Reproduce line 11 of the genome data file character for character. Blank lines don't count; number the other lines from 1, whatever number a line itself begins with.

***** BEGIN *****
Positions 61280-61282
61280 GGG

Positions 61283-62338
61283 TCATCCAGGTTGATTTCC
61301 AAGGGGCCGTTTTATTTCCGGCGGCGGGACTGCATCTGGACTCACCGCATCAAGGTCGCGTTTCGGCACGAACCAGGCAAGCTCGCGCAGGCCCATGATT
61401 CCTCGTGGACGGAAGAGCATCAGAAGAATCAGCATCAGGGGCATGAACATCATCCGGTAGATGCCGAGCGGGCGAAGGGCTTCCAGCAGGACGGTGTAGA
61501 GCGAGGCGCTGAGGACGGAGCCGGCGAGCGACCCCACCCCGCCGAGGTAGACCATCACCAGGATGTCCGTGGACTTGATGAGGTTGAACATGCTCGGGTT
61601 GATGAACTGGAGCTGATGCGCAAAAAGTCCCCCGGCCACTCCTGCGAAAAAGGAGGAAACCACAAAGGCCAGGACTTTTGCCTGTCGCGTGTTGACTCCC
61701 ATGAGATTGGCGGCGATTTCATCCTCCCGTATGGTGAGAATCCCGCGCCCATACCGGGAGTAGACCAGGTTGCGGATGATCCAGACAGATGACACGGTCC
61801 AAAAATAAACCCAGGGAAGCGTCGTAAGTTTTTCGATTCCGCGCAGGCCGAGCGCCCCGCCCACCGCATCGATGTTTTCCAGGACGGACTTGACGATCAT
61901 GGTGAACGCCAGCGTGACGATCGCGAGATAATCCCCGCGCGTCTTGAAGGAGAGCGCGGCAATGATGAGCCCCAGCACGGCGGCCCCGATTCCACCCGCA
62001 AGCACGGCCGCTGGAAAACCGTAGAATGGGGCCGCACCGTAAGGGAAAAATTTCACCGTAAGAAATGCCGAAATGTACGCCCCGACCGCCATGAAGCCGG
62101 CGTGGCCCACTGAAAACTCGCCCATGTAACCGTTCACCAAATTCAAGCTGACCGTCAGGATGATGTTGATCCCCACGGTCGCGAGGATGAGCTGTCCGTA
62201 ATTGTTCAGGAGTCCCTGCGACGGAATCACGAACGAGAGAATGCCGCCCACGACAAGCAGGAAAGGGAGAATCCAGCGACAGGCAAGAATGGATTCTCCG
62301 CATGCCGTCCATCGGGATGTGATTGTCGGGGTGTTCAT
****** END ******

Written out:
61901 GGTGAACGCCAGCGTGACGATCGCGAGATAATCCCCGCGCGTCTTGAAGGAGAGCGCGGCAATGATGAGCCCCAGCACGGCGGCCCCGATTCCACCCGCA